Tarun Tahiliani’s fantastic bridal couture collection borrows from India’s rich cultural roots, original sense of style, drama, intricacy and imbues it with lightness.
This is coupled with a playfulness that moves away from royal India and the bling of the past and brings craft, intricate techniques and finesse to structures and silhouettes. Glimpses of shimmering gold, hues of soft pastels and a whimsical frothiness are reminiscent of an era of charm and elegance.
Creating couture which keeps distinctive Indian crafts alive, while exploring visions in sparkling crystal and carat, reflects emotions that give shape to sensuous, elegant and bespoke luxury for brides, grooms and their families as well as for other occasions. This collection is a living, breathing heritage, married with the fresh vibrancy and essence of modern India.
Falguni and Shane Peacock:
Falguni and Shane Peacock showcased their ‘2013 Peacock Bride’ Collection at the Aamby Valley India Bridal Fashion Week. The collection was reminiscent of the most natural and beautiful creations of time, the Garden of Eden by Internationally acclaimed designer duo Falguni and Shane Peacock. The designers take you through their fashion paradise with bridal and evening gowns full ghagras, anarkalis, farshi pyjamas, kalidaar saris teamed with bustier, halters and shrugs. Using myriad hues such as pistachio, pink, ivory, gold and combining them with intricate silhouettes the collection is intended to celebrate nature. Floral motifs, vintage laces and delicate feathers amalgamated with net, chiffon and georgettes play the perfect back story for the collection. Each piece being crafted on its own with individual attention, the collection seeks to replicate the beauty and movement of nature in a contemporary form. For their “Garden of Eden Collection”, the duo recently travelled to Europe to gather inspiration for their work, tracing links to Monaco, Nice and the gardens of Lake Como, all of which played their part in inspiring us to replicate the world’s most beautiful gardens and the natural beauty that they embody”.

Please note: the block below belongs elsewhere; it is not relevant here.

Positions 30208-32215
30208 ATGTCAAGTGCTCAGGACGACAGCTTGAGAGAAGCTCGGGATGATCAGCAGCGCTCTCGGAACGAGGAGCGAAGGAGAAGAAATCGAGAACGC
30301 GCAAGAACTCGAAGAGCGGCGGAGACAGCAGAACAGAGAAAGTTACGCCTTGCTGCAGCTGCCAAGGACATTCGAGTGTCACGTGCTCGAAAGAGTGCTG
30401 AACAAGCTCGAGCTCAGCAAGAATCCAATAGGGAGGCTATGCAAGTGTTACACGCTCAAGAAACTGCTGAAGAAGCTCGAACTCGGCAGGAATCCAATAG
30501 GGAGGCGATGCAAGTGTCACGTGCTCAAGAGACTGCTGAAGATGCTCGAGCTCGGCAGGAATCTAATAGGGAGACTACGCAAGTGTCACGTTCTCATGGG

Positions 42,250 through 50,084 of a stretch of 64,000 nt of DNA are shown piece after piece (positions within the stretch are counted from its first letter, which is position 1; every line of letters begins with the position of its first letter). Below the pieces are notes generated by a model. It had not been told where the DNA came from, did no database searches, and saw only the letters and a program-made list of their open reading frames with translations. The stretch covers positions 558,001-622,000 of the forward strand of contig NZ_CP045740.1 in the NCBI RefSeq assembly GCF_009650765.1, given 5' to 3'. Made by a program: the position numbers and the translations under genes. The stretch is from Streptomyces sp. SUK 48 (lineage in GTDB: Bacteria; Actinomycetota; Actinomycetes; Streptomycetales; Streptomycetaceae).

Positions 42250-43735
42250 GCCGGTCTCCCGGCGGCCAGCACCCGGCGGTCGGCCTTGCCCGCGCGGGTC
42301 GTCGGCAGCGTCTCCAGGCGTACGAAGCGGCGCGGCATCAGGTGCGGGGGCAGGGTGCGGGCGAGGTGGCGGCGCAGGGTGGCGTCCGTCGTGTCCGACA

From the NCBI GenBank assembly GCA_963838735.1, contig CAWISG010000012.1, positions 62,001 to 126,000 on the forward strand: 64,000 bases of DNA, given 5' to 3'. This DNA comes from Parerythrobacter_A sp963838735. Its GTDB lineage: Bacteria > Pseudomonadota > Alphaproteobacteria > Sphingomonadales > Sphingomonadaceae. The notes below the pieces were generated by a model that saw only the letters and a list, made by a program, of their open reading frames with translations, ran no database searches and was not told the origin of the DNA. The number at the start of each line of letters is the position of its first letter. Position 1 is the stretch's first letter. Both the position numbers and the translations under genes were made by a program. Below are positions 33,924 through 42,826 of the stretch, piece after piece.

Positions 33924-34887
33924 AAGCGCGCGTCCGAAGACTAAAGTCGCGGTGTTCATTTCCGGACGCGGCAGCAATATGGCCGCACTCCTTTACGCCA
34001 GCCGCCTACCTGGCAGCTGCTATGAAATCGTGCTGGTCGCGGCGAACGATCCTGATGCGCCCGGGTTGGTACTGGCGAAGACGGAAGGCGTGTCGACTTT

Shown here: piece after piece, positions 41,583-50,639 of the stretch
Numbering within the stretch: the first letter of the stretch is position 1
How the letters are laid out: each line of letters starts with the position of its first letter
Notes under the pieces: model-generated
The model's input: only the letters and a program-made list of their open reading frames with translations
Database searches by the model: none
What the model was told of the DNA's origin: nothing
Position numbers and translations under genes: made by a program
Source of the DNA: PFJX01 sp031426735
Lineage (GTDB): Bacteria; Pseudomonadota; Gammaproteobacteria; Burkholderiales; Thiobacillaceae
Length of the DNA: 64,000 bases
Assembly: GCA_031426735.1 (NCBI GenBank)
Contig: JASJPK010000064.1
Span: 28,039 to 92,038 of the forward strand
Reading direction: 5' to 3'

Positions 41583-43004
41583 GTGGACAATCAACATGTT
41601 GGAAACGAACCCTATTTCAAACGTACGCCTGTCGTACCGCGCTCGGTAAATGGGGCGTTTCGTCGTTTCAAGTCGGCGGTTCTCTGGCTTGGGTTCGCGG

Titled “The Maharaja of Madrid”, JJ Valaya’s line for the Aamby Valley India Bridal Fashion Week was a visual spectacle involving nearly 50 models and 30 artistes. Set amidst a creatively charged set designed by scenographer Sumant Jayakrishnan depicting a grand conglomeration of royals at a reception to welcome the Maharaja and his daughter, the king and the princess are seen as coming from their adventures in Spain. The Maharaja, in turn, a devoted believer of India and its wonders, and now also fascinated by all things Spanish is keen to showcase his newfound inspirations. In an endeavor to take the audience through his exalted experiences, this collection projects a medley of Spanish and Indian influences. A visual treat with a fantastic soundtrack by Gaurav Raina of Medieval Pundits, the collection is a beautiful juxtaposition of both cultures. The first section is inspired by the laces found in Spanish fans and headgears, and combined with the elegant grandeur of Indian jewels, this collection in Ivory showcases a sinuous blend of the tailored with the flow. The second section is imbued with the soul of Spain, Huge fringed shawls, known as “Mantón de Manila” remain a Spanish tradition and almost always depict flowers in varied hues and sizes. Then comes section 3, which has pieces crafted under inspiration from the likes of Diego Rivera, who was a Mexican artist known for his exquisite murals. Section 4 is a collection inspired by battle, by the armours of Spain and India, a collection that plays with modern shapes and forms using metallic transfers and fine metal embroideries. Velvets, Tulles and georgettes hold court in lush burgundies and distressed greys. Then comes section 5, which is inspired by perhaps what Spain is best associated with: the bullfighters, or the matadors. Their flamboyant costumes find an unusual mate in the unique forms of Thewa jewelry and digitally printed Matka silks. The final section is the Bride, herself, dressed to portray a story that continues off-ramp and weaves its way into a beautiful experience.